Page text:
FHA portfolio risks grow
The Kansas City Star
Between 2007 and 2009 the Federal Housing Administration took on a counter-cyclical role as the real estate market plunged. To help prop up demand, FHA rapidly expanded its portfolio and backed riskier loans.
Now many of those mortgages are going bad.
FHA may have kept the housing crash from becoming worse, but at the risk of hitting a bailout-weary public with another huge bill.
In only three years, its loan portfolio ballooned from about $685 billion to $1.1 trillion. According to a recent independent audit, its reserves were at $30.4 billion while estimated losses were $46.7 billion, leaving a projected deficit of more than $16 billion.
Most of the losses are on loans backed during the 2007-09 frenzy.
Not to worry, the agency says. It plans to raise mortgage insurance fees and sell off 10,000 delinquent loans every three months; a Treasury bailout won’t be needed.
That’s nice, but the trend is hardly encouraging. In 2009, administration officials airily dismissed talk of a potential FHA bailout and said the agency knew what it was doing. Now the portfolio is gargantuan and the rot could well overtake FHA’s capacity to keep up.
If a bailout is needed, it will be the first in the 78-year history of the agency, created in 1934 to guarantee home loans for low- and moderate-income borrowers. In recent years, however, federal policy pushed the ideal of homeownership to unsustainable levels. Credit standards deteriorated and the FHA guarantee was extended well beyond its initial parameters.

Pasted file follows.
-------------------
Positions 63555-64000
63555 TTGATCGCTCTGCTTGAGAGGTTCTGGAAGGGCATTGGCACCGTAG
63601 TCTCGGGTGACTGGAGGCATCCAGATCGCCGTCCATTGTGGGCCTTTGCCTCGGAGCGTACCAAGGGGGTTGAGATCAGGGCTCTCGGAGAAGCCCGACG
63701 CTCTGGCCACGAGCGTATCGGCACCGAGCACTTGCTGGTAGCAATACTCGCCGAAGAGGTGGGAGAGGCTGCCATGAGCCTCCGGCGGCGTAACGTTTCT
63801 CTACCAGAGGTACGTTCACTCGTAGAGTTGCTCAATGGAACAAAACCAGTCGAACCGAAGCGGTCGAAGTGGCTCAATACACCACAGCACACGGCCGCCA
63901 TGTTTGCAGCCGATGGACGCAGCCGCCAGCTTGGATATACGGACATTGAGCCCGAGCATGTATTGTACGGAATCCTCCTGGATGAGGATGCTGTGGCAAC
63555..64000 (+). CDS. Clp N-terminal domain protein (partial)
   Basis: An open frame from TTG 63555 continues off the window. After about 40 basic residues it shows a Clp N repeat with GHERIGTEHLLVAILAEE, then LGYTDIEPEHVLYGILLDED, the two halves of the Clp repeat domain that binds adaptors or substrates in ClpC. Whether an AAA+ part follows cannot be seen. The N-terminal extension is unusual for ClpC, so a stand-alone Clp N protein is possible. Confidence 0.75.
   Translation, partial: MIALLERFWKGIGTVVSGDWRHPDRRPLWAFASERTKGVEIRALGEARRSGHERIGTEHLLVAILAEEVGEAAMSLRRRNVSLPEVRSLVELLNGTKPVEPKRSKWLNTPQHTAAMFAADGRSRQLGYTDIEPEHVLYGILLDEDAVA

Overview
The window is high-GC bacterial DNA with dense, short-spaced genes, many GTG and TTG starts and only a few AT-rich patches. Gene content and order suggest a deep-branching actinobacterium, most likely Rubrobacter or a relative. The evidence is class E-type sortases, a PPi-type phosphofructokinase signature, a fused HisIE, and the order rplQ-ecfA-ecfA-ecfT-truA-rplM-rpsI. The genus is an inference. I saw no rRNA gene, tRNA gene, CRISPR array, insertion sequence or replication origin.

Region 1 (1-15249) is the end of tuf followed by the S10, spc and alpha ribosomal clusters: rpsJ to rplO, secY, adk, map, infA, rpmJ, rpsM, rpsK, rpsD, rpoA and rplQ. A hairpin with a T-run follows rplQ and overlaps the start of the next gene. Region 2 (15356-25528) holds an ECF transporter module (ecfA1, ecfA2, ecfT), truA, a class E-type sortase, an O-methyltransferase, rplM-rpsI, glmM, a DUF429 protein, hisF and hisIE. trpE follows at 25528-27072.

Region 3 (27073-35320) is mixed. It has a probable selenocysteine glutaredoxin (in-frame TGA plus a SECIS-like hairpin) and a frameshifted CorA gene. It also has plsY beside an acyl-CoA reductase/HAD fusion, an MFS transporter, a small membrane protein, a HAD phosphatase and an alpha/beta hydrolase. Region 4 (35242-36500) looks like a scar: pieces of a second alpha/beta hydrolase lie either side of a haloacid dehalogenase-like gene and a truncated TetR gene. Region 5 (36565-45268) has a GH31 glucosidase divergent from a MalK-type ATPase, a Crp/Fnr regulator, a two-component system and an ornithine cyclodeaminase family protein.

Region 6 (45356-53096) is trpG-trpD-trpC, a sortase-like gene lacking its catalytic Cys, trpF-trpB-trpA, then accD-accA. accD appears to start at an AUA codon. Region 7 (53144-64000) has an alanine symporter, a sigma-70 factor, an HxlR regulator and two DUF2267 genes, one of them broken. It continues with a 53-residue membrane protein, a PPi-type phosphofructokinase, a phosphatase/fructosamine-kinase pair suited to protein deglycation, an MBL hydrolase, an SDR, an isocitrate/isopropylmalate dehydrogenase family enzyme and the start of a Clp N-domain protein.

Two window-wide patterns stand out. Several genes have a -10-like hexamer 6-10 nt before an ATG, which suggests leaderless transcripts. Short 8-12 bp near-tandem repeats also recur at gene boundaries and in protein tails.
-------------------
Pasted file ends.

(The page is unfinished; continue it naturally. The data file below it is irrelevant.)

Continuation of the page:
The minimum down payment has fallen to 3.5 percent and in some regions, FHA is still guaranteeing jumbo loans — mortgages up to $729,750 — thanks to Congress’ inability to say no to the real estate industry.
Along with Fannie Mae and Freddie Mac, the Treasury is backing one out of every 10 mortgages in the nation.
The FHA’s troubles are an example of how policies with laudable goals — extending home ownership to people of modest means — can run off the rails with the help of eager industry lobbyists and compliant lawmakers.
While FHA loans guaranteed after 2009 are expected to be profitable, Congress should put this agency on a path that will return it to its original mission: reasonable help for low- and moderate-income borrowers.
Two important steps in that direction would be higher minimum down payments and a lower maximum-loan cap.